Bollinger Bands can be applied to any type of chart; however, this indicator works best with daily and weekly charts.
10th October 2013
Earlier last month, Bloomberg reported that Treasury ten year notes snapped a six-day rally-capped by an advance in almost two years- as a technical indicator showed the gain is due to reverse. The ten year yields were sliding below a lower Bollinger band level that suggests the drop in rates is about to end, analysts use the bands to determine a probable range for a rate or security. The surge in U.S. government securities was due to the decision taken by Fed to continue its asset purchases (Q.E) until it found substantial evidence to discontinue the asset purchasing.
What is Bollinger Bands®?
It is a band plotted two standard deviations away from a simple moving average; this was founded by John Bollinger, a long time technician of the markets, who developed the technique of using a moving average with two trading bands above and below it.
How does it work?
The bands widen (move away from the average) and during less volatile periods, the bands contract (move closer to the average). The tightening of the bands is often used by technical traders as an early indication that the volatility is about to increase sharply. Bollinger Bands are one of the most popular technical analysis techniques, the closer the prices move to the upper band, the more overbought the market and closer the prices move to the lower band, the more oversold the market. Traders generally use Bollinger bands to determine overbought and oversold zones, (to confirm divergences between prices and to project price targets). The bands are plotted on a chart at an interval around a moving average- they consist of a moving average and two standard deviations charted as one line above and one line below the moving average. The line above is two standard deviations plotted added to the moving average and the line below is two standard deviations plotted subtracted from the moving averages.
Some traders also use the bands in conjunction with another indicator, such as the Relative Strength Index, (RSI). If the market price touches the upper B-band and the RSI does not confirm the upward move (if there is divergence between the indicators) a sell signal is generated. If the indicator confirms the upward move, no sell signal is generated- a buy signal may be indicated.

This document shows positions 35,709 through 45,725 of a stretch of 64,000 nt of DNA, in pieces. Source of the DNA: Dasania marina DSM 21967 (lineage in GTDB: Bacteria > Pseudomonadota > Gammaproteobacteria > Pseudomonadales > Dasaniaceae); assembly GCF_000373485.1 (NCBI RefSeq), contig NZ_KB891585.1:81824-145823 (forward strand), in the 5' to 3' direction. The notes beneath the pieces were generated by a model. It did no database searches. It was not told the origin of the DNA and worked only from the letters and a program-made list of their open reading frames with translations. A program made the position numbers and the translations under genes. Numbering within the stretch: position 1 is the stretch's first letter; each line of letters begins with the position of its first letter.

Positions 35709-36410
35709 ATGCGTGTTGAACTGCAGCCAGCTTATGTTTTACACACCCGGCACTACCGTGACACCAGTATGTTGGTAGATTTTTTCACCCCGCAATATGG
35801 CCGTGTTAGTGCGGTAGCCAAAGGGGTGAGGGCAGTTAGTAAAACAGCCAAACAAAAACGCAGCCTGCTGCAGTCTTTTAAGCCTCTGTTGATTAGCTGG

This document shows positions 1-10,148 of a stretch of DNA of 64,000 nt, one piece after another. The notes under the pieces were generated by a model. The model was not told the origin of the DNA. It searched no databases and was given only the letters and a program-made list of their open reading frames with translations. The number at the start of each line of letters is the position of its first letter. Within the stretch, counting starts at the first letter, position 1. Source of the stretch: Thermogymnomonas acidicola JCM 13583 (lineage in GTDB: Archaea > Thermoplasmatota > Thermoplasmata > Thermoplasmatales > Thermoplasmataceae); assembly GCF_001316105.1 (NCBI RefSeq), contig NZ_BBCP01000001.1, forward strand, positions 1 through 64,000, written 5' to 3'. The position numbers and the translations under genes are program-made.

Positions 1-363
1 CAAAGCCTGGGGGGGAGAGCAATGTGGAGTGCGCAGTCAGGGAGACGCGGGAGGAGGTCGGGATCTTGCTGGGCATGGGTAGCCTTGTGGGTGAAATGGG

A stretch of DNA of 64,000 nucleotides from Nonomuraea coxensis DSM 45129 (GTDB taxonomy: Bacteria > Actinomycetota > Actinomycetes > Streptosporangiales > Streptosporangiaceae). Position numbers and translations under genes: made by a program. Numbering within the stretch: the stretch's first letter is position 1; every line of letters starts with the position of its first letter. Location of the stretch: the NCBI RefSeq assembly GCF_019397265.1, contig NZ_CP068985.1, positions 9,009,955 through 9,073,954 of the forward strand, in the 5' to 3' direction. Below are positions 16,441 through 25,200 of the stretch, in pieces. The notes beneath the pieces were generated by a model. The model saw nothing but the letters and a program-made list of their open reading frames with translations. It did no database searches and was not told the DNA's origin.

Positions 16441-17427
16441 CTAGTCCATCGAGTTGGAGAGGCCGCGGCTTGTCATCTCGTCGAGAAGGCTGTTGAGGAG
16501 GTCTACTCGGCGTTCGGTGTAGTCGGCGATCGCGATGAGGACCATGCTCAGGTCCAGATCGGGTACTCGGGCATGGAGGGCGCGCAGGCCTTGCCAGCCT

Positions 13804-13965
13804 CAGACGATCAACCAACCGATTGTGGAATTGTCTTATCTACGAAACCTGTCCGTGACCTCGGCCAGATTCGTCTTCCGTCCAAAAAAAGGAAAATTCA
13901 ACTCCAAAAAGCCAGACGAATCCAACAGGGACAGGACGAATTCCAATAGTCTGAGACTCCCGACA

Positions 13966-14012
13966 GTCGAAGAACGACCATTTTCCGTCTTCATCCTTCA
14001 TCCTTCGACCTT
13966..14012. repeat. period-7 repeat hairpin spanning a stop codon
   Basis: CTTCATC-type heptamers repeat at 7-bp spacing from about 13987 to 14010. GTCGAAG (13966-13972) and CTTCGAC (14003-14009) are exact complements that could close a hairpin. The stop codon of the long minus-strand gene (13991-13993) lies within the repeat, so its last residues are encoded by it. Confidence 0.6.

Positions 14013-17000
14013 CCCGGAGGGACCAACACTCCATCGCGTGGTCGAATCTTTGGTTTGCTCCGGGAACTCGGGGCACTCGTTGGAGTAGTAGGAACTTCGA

Bollinger Bands can be applied to any type of chart; however, this indicator works best with daily and weekly charts. When the bands are applied to a weekly chart, the bonds carry more significance for long term market changes, John Bollinger says the bands do not work well for periods of less than 10 days, he says the optimal period is 20 or 21 days.
How is it calculated?
The interval between upper and lower bands and the middle bands is determined by volatility, the standard deviation calculated from the same data are used for the average. The default parameters are 20 day periods and two standard deviations:
Middle Bollinger band = 20 day simple moving average
Upper Bollinger band = Middle Bollinger band +2 * 20 – period standard deviation
Lower Bollinger band = Middle Bollinger band – 2 *20 – period of standard deviation
Bollinger bands are formed by three lines. The middle line is (ML) is a usual moving average. ML = SUM (Close, N )/N
The top line is same as the middle line except for a certain number of Standard Deviations (D) higher than the ML.
The bottom line is middle line shifted down by the same number of standard deviations
BL = ML-(D*StdDev)
N is the period used in calculation
SMA= Simple Moving Average
StdDev= Standard Deviation